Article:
Sounds like one of the trainings I coordinate for corporate clients at work. It is also important to people who freelance, or work from home, or write novels...
I have a job in real life. But as a writer who has written for the educational market and published a hand full of nonfiction books, I consider my writing a real part-time job.
It can feel very solitary. And it is hard for me to self-motivate sometimes. That's usually when I call or email my critique group, or arrange to go sit in a coffee shop next to my sister, or reach out through the internet to other writers.
It's important to be accountable to yourself, whether you're writing a newspaper article, your first novel, or a work for hire assignment. What are your writing goals? What do you want to be "when you grow up?" Are you hoping to be a full-time writer? Or are you content writing for yourself or your children?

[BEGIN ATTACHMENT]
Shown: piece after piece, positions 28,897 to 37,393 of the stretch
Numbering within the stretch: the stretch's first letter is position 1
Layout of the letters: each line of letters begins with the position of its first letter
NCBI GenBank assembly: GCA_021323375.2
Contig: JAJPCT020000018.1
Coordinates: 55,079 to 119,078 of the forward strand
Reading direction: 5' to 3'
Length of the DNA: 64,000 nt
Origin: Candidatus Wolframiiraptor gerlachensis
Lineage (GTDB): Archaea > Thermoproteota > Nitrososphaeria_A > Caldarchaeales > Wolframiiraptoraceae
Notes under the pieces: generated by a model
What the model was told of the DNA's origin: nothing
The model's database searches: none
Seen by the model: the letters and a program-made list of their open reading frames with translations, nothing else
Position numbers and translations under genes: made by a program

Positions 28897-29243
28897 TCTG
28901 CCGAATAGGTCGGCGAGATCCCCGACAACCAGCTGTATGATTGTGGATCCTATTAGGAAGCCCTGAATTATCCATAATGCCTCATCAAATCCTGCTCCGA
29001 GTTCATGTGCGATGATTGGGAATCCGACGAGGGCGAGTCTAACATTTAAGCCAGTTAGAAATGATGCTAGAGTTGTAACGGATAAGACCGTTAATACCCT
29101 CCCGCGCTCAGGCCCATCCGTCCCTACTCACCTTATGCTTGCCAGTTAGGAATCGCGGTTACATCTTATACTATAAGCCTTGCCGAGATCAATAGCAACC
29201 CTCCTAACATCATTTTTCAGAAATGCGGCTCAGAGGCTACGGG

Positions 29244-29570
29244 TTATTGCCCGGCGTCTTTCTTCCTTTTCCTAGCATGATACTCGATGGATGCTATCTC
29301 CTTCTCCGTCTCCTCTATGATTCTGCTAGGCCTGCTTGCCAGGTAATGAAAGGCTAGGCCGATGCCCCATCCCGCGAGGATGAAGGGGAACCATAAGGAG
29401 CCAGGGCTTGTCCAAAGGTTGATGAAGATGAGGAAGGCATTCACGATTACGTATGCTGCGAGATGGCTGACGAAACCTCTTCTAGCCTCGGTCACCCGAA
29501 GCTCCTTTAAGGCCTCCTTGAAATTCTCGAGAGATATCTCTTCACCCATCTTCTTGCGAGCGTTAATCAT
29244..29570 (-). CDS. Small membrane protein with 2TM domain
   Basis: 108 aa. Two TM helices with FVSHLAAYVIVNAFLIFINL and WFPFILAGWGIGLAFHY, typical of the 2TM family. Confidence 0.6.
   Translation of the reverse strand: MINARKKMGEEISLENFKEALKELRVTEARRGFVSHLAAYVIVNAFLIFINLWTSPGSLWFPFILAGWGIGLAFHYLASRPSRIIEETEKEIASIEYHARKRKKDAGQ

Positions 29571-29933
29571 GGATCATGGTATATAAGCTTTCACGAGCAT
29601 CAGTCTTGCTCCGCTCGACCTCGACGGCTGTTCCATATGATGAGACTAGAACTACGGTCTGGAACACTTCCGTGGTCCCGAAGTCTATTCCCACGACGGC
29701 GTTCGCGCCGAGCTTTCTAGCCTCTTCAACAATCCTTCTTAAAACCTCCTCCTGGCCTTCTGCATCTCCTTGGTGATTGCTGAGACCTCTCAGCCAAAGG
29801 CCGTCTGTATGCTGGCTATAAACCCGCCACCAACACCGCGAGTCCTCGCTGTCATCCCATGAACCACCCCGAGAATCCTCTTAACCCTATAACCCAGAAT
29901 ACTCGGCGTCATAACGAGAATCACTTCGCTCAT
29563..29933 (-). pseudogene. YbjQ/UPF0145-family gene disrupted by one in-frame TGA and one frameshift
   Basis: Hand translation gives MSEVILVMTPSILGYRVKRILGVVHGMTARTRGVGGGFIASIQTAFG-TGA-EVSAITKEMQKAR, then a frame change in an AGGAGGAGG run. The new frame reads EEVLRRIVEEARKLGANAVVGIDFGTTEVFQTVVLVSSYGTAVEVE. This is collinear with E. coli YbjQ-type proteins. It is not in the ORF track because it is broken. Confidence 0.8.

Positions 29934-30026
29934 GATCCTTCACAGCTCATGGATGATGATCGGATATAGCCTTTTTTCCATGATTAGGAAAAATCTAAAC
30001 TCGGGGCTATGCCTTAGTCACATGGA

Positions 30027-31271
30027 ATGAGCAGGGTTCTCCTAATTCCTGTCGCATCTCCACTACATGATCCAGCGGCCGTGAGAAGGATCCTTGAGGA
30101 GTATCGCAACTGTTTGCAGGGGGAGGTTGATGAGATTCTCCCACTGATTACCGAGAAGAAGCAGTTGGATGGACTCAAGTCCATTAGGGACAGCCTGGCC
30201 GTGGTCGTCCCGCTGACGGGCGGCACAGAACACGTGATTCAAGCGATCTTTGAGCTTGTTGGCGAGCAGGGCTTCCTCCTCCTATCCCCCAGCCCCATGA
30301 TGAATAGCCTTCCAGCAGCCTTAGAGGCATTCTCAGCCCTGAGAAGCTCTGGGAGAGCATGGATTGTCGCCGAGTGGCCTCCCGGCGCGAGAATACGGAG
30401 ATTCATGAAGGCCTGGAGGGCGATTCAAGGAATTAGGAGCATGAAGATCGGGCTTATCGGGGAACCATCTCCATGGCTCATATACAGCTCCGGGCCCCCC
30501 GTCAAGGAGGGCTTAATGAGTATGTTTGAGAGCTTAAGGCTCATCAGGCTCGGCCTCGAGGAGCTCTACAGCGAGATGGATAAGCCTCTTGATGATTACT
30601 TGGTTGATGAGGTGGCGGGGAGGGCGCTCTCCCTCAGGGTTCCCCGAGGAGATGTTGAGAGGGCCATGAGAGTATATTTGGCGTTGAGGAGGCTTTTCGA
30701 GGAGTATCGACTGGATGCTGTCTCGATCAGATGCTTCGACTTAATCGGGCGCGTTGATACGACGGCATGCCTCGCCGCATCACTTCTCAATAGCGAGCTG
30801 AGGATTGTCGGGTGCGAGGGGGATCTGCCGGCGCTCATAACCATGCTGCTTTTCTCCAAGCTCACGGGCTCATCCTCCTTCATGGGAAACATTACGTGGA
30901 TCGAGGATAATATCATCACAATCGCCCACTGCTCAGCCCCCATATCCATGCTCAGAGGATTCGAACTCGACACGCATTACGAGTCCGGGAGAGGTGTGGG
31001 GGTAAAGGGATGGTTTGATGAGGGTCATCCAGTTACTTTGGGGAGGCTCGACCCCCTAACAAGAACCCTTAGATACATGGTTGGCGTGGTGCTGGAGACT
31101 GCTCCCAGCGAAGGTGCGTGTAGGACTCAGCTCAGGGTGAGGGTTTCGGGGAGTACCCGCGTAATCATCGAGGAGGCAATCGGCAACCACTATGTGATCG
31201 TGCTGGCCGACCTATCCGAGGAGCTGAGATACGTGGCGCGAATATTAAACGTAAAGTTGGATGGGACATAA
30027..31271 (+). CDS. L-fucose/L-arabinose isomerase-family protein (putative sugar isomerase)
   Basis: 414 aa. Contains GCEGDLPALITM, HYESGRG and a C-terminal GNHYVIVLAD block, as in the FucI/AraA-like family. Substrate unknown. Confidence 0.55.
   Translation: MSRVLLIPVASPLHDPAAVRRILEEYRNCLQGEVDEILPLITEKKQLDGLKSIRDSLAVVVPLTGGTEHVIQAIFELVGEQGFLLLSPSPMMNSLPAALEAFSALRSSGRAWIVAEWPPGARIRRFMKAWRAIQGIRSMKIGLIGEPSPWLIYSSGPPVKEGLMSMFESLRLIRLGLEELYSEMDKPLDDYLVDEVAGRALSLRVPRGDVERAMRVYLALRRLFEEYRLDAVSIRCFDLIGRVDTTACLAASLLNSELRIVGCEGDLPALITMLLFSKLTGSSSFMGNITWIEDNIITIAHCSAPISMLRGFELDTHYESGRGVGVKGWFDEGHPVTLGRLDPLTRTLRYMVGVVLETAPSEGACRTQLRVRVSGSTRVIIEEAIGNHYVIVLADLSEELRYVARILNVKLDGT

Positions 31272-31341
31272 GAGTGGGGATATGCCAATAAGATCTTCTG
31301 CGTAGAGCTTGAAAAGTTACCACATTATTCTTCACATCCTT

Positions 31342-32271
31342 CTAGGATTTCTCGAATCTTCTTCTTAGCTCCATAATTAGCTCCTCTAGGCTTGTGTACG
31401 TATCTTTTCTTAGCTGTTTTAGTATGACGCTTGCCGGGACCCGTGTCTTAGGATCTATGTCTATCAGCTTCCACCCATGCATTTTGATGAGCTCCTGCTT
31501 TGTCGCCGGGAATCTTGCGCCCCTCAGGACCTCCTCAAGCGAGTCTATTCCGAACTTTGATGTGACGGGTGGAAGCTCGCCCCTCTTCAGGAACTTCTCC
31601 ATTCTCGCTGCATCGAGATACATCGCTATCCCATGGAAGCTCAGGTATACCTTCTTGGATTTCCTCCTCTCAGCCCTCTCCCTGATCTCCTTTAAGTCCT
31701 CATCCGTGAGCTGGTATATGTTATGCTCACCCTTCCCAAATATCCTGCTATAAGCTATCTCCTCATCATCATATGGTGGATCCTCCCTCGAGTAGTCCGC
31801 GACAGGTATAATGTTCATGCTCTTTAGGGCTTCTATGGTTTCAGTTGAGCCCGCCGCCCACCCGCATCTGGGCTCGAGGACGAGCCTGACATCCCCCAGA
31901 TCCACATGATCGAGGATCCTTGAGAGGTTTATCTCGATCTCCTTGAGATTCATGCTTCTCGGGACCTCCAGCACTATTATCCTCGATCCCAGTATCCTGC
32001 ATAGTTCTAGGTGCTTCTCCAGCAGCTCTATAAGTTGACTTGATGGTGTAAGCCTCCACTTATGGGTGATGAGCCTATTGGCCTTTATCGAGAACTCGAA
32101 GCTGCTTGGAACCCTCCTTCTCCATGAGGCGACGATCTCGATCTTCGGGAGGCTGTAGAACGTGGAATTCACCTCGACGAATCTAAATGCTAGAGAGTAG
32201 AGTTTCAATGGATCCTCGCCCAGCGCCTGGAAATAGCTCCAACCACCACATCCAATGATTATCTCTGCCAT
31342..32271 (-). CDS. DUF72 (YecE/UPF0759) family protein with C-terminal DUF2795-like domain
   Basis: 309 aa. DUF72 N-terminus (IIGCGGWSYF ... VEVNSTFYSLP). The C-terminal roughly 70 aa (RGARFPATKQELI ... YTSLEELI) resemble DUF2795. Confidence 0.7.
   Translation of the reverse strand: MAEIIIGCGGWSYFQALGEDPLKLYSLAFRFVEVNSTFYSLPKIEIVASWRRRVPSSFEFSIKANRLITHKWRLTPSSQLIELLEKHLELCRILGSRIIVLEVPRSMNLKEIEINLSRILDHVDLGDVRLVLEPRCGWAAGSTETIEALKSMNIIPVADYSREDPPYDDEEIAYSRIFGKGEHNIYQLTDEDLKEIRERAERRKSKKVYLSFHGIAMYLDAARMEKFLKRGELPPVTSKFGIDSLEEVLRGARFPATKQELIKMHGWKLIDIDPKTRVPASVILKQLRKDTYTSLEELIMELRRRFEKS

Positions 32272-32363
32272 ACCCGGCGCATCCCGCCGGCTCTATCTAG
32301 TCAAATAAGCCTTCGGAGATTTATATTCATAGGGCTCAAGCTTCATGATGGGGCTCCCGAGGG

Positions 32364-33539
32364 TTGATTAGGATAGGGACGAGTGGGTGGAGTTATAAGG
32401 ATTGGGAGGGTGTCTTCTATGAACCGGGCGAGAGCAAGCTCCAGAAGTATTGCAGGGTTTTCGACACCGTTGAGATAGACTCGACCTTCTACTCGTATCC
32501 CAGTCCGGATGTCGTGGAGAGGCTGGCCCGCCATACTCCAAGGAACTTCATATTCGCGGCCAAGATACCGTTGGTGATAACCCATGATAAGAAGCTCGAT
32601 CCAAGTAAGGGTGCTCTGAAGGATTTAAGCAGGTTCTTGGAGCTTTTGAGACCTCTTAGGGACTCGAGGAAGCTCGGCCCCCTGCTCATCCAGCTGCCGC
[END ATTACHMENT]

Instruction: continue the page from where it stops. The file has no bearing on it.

After myself, I feel accountable to my writing group. I trust them--we consider the successes of each other as successes for ourselves. I feel accountable to my spouse and child--after all, the time I spend writing is often time I spend away from them. I'm accountable to my editor. Thinking those to whom I'm accountable sometimes helps me pull myself off the couch or away from twitter to get back to the work of writing.
Who are you accountable to? And does it help?